My Partner Doesn’t Want Another Baby! Navigating Disagreements About Family Size

By JustMommies staff

Disagreements about family size are very common among couples. Even those who have discussed it repeatedly before having children often find that, after having one or more, one partner’s desires change. How can couples work through such a disagreement?


In your discussions, it is key to understand where your partner is coming from. Just as you know why you want another child, your partner has reasons why he or she does not. Talking out these reasons may give either partner a new perspective, or can help you both figure out where to go if concrete information is needed.

Determine why one partner wants another child. People want children for many different reasons—they might want an only to have a sibling, have dreams of a perfect large family, want to try for one of the other gender, fondly remember their own large family, or not so fondly remember their own lonely childhood. Talk out the reasons behind one partner wanting another child.

Determine why one partner does not want another child. Again, there are many reasons why someone might not want any more children—health issues (their own, their spouse’s, or an existing child's), money worries (near-term or long-term), parental age, having kids too close together or too far apart, the sleeplessness and everything having to do with an infant. Talk out these reasons.

Once you have determined the root of each partner’s side of the discussion, there are several ways you can continue to talk out the issues.


Each partner discusses from the other’s perspective. This is not meant to change anyone's mind, but rather to give each partner a stronger understanding of the other’s perspective and concerns.

Outside Specialists

If one partner is especially worried about health issues—whether a previous pregnancy or delivery was extremely difficult, or one of your children has health issues, or a parent has chronic health issues—it may be best to discuss these worries with a medical professional. Find out if past complications are likely to recur; if a child’s medical issue are likely to worsen over time, or if they will become more manageable; make a health plan for yourself or your spouse if there are chronic issues that may affect family life. Fears may be unfounded, or they may be very legitimate concerns—but find out before letting those fears guide your family planning.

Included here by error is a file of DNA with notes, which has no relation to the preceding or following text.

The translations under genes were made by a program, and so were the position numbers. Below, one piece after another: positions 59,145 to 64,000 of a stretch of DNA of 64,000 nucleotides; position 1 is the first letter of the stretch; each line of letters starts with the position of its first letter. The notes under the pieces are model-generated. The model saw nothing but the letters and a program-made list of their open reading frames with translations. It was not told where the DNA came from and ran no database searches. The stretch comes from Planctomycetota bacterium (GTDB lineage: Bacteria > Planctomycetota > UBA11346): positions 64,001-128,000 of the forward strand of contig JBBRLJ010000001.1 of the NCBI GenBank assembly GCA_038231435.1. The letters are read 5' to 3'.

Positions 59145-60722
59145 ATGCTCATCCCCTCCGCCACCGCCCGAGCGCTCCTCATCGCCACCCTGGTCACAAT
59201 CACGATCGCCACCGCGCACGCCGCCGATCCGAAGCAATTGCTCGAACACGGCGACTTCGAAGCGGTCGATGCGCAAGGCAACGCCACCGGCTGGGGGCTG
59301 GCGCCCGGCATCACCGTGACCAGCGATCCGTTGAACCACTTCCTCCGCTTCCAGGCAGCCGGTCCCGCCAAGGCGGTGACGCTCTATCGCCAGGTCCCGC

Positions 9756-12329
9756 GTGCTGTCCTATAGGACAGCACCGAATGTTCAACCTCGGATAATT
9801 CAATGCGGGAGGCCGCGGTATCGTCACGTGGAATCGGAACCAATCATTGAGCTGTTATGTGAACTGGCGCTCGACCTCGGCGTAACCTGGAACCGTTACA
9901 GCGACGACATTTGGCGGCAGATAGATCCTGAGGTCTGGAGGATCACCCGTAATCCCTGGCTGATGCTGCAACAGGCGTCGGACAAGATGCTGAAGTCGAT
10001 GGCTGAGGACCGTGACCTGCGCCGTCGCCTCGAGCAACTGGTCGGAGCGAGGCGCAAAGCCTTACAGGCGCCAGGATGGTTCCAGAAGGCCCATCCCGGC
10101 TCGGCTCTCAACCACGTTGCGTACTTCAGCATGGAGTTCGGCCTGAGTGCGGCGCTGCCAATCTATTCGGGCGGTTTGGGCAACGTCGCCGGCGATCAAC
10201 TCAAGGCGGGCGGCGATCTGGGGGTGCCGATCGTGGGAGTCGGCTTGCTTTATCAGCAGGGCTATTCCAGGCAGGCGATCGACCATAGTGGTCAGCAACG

Similarly, if one partner’s concerns are largely financial, there is no reason to not meet with a financial planner and estate planner to determine where you truly stand finance-wise, and to set up education accounts if you haven’t already. Discuss your financial goals with the advisor—early retirement? Additional education? Travel? A good financial advisor will help you determine your priorities and possibilities and will work to make them happen.

Couples Counseling

If you have reached a stalemate, or one partner is not willing to discuss at all, couples counseling is your best bet. You may be able to find a sliding-scale-fee provider, or talk to a religious advisor if you feel that might help you. If your partner refuses to go to counseling, go alone. A neutral third party can help either or both of you examine your feelings and desires.


When you and your partner have discussed and done any necessary planning, take a break. Decide to re-evaluate at some time in the future: 6 months or a year is a good amount of time to implement any changes you are considering to better a medical or financial situation. Six months to a year is also a huge amount of time in the lives of the child or children you do have—in a year, two kids in diapers may be none in diapers, and sleep problems may have resolved. As kids get older they may be able to help with a new baby—or you might decide that the baby-free life is great.

Remember, this isn’t about “winning” an argument. This is about trying to plan what’s best for your family, so you can, to the best of your abilities, live your best lives. But life cannot always be planned, even when couples work through their disagreement. A pregnancy might not come or might come unexpectedly, or the baby you get might not get the baby you “want”, or there could be twins! In any case, do not resent, do not complain, do not nag—these can permanently affect your relationship with your spouse and your child or children.